For example, A Servant Leader will listen to every team member and ask the under-performant — “how can I help so that you can become great and start performing”. Rather than being a team boss and saying — “come to me with a solution and not a problem”.

Will we be able to teach Servant Leadership? Will our “wanna-be SM” be able to learn it? Or does he already have it? We may assess the skill.

Now, let us look at what the Scrum Guide says about SM’s “service to the Product Owner.”

Product Planning in an empirical environment

Photo by airfocus on Unsplash
Photo by airfocus on Unsplash

“Ensuring that goals, scope, and product domain are understood by everyone on the Scrum Team as well as possible.”
“Helping the Scrum Team understand the need for clear and concise Product Backlog items.”
“Finding techniques for effective Product Backlog management.”
“Ensuring the Product Owner knows how to arrange the Product Backlog to maximize value.”
“Understanding product planning in an empirical environment.” — The Scrum Guide, 2017

An amateur SM can understand the product domain. SM can even help their team understand it. SM can also learn the tools and techniques to manage the product backlog. SM can learn the formula of 3Cs (Card, Conversation, and Confirmation). An SM, with no hands-on experience, will also be able to provide value.

Ron Jeffries gave 3Cs formula for writing user stories.

With the help of this formula, they can collaborate with the Product Owner to write better user stories.

But “understanding the product planning in an empirical environment” may become a challenge for SM, if the Product Owner does not have sufficient experience to handle it.

An inexperienced SM may not be able to offer much to it. But will not having this understanding create any bottleneck? Maybe not. It could be that the Product Owner has good experience to perform product planning.

But if the Product Owner is unprepared and does not have much direction, it is SM’s role to guide the Product Owner. SM needs to encourage the Product Owner to explore how to follow the right path to product planning. An amateur SM might not be able to observe this behavior.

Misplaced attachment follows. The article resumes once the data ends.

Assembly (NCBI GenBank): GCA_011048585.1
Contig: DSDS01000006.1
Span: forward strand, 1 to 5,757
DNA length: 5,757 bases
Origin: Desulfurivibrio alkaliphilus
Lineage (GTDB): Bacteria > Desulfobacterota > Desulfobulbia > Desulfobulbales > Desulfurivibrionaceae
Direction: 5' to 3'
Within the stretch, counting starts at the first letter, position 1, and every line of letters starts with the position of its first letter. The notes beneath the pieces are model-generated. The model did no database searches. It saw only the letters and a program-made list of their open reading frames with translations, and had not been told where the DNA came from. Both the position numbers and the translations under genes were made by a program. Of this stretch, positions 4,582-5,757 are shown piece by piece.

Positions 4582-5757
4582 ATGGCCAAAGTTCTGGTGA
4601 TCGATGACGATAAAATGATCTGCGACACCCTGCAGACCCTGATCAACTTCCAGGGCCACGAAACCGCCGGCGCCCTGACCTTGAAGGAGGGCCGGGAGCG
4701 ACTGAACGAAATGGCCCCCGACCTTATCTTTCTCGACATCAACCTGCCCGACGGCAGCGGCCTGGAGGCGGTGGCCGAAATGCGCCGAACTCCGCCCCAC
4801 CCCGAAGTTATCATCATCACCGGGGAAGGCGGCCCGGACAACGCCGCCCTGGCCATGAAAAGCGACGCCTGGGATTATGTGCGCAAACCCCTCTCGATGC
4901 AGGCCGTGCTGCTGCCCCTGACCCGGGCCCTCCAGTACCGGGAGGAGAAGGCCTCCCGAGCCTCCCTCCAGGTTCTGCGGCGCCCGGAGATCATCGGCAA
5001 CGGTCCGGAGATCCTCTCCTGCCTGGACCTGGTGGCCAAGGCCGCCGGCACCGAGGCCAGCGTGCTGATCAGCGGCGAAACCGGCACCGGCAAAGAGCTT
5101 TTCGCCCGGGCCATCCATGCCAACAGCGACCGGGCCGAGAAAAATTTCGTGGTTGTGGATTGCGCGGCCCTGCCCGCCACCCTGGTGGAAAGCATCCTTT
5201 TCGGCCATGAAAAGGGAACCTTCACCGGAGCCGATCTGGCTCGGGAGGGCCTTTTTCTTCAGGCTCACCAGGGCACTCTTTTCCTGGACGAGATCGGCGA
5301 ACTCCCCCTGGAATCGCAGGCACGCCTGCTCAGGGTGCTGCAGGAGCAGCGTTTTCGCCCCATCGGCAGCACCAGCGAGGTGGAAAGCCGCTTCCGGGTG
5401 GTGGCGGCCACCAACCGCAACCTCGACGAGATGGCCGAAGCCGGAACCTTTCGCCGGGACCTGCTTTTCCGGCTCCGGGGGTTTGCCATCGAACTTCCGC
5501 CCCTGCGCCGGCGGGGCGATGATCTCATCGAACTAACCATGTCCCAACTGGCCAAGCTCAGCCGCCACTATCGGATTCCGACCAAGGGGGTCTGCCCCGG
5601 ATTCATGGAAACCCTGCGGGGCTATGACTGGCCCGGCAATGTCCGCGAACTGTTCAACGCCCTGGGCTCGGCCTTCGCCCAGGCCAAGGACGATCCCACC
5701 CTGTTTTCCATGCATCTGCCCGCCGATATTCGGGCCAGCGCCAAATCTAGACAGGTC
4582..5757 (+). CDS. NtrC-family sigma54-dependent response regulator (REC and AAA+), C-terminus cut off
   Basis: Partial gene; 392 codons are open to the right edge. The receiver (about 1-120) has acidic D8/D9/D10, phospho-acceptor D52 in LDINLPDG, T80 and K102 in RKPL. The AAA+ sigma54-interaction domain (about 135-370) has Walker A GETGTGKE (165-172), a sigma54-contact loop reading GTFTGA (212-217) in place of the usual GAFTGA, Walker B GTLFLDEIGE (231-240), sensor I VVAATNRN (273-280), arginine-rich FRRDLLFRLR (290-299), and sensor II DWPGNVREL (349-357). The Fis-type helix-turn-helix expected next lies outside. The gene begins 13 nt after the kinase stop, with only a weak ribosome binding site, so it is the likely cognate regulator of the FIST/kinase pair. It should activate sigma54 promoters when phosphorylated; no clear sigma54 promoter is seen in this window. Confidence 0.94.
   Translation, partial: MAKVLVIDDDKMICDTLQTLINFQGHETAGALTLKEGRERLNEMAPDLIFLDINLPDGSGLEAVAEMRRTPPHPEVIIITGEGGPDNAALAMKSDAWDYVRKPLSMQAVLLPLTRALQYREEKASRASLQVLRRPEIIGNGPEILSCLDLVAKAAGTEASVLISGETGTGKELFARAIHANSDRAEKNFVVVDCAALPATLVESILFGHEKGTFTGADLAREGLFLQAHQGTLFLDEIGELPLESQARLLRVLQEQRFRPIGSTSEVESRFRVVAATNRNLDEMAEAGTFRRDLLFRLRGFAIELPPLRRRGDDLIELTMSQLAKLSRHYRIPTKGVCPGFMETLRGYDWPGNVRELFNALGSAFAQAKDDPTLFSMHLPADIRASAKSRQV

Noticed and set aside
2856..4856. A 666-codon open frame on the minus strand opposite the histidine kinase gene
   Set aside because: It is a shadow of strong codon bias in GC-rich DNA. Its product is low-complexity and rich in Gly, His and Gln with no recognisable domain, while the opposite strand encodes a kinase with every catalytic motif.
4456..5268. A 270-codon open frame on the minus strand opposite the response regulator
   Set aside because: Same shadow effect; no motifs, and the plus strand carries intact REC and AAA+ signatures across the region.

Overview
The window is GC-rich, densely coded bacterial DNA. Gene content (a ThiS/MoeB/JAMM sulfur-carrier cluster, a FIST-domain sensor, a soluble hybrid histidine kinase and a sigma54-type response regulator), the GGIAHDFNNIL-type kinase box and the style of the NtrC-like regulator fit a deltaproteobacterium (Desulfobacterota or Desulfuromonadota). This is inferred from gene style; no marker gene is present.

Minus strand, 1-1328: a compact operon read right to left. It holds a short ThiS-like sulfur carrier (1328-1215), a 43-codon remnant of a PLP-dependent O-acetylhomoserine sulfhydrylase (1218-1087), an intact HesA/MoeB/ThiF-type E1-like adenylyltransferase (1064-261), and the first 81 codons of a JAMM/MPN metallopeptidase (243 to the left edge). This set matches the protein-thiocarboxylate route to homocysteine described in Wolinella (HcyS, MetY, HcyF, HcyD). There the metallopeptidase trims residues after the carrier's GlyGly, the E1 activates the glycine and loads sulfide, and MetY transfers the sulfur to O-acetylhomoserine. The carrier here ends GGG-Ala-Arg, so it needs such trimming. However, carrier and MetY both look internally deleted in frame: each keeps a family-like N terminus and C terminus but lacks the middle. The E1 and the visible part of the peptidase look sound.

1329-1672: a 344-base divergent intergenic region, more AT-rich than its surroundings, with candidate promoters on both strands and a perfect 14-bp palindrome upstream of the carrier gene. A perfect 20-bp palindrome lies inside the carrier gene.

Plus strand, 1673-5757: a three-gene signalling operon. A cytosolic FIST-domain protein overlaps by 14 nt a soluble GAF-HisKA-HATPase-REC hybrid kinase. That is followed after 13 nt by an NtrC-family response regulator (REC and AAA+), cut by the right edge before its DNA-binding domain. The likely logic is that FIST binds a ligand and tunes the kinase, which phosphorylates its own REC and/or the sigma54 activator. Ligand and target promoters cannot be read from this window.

Now, let us look at what Scrum Guide tells us about “service to the Development Team.”

Coaching and Facilitation

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“Coaching the Development Team in self-organization and cross-functionality.”
“Coaching the Development Team in organizational environments in which Scrum is not yet fully adopted and understood.”
“Removing impediments to the Development Team’s progress.”
“Facilitating Scrum events as requested or needed.” — The Scrum Guide, 2017

As we see, “coaching” and “facilitation” are the two keywords in the above statements.

“The underlying philosophy behind coaching is that we humans have immeasurable resources of energy, wisdom, ability, and genius waiting to be set in motion.

We can create the life we want faster and more easily by partnering with a coach who helps us utilize these resources to facilitate change and realize our potential.” — As mentioned in LifeCoachTraining

Can we measure coaching? I came across the CMI — Coaching Mindset Index.

The Coaching Mindset Index™ (CMI) is a validated psychometric assessment which measures “how you coach” — versus how well you coach. It increases self-awareness of an individual’s coaching style and behaviors and enables you to accelerate your impact as a coach. Leadership with a Coaching Mindset | › showcase › leadership-with-a-coachi…

Coaching is an essential element for the successful implementation of the Scrum Framework.

Will an amateur SM be able to coach well?

What about Facilitation? To “facilitate” assists the team to achieve the desired outcome.